What about Satan’s testing function? Could the obstacles he put in Paul’s way be considered a temptation? One could argue that he found his inability to return to Thessalonica something of a trial, but if not a test of their faith in the sense of belief, at least a trial of their fidelity or perseverance. In fact, later in this epistle he tells them that he finally sent Timothy to visit them, in order to assure himself of their faith: “for I was afraid,” he says, “that the Tester had somehow put you to the test, and that our labor had been in vain” (1 Thess. 3.5).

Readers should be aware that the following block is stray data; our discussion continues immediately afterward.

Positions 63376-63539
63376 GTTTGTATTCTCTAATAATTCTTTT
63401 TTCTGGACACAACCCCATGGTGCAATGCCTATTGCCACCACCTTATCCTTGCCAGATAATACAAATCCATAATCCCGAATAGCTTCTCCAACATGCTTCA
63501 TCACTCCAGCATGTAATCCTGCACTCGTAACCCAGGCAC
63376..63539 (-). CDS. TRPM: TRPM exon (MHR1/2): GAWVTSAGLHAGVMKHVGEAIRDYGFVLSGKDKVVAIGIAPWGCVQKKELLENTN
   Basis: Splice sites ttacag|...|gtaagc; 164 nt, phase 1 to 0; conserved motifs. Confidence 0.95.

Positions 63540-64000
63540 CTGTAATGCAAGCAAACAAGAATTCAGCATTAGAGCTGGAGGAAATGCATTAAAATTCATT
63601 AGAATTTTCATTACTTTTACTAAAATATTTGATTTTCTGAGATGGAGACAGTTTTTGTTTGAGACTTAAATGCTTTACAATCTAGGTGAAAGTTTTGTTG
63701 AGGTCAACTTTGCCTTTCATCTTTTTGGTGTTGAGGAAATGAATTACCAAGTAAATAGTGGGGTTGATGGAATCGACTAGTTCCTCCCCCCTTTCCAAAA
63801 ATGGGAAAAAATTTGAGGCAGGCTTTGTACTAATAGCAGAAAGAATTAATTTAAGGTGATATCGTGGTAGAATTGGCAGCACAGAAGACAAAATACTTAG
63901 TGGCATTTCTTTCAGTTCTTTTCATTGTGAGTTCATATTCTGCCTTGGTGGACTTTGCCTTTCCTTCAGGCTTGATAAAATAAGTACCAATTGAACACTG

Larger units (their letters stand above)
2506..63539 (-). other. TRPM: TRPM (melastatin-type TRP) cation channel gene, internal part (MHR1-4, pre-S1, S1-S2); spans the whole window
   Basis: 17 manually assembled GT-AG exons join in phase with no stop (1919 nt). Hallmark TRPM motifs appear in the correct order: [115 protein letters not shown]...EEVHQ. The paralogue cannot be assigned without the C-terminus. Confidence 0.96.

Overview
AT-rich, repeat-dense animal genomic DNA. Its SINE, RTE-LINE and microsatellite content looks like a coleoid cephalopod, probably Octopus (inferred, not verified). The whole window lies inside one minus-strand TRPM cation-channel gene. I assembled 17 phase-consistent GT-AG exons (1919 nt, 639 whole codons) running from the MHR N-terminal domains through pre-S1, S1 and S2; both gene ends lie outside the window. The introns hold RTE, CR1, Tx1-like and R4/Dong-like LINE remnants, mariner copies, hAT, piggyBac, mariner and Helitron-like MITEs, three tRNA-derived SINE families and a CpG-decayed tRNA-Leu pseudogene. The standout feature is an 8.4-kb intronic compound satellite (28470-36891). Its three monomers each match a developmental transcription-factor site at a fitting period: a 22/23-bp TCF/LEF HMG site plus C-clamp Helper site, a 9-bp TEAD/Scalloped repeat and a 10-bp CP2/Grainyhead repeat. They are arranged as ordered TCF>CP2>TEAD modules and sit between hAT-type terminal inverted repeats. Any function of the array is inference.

The Tester, of course, must be Satan, doing what he did in the Book of Job, making trial of virtue and perseverance. The relevant word for “trial” in Greek is peirasmos, from which we get the word “empiric,” that is, proceeding by trial (and error). The Latin words experimentum and experientia are etymologically connected, but the word that usually translates peirasmos is tentatio (also spelled temptatio). Both peirasmos and tentatio tend to be translated into English as “test” when the testee passes the trial, and as “temptation” when he fails to pass it. In English, a “tempter” sounds malicious, whereas a “tester” is more easily thought of as having good intentions. But in Greek and Latin the same word is used in both cases. To make things more complicated, peirasmos also means “trial” in the sense of “tribulation.”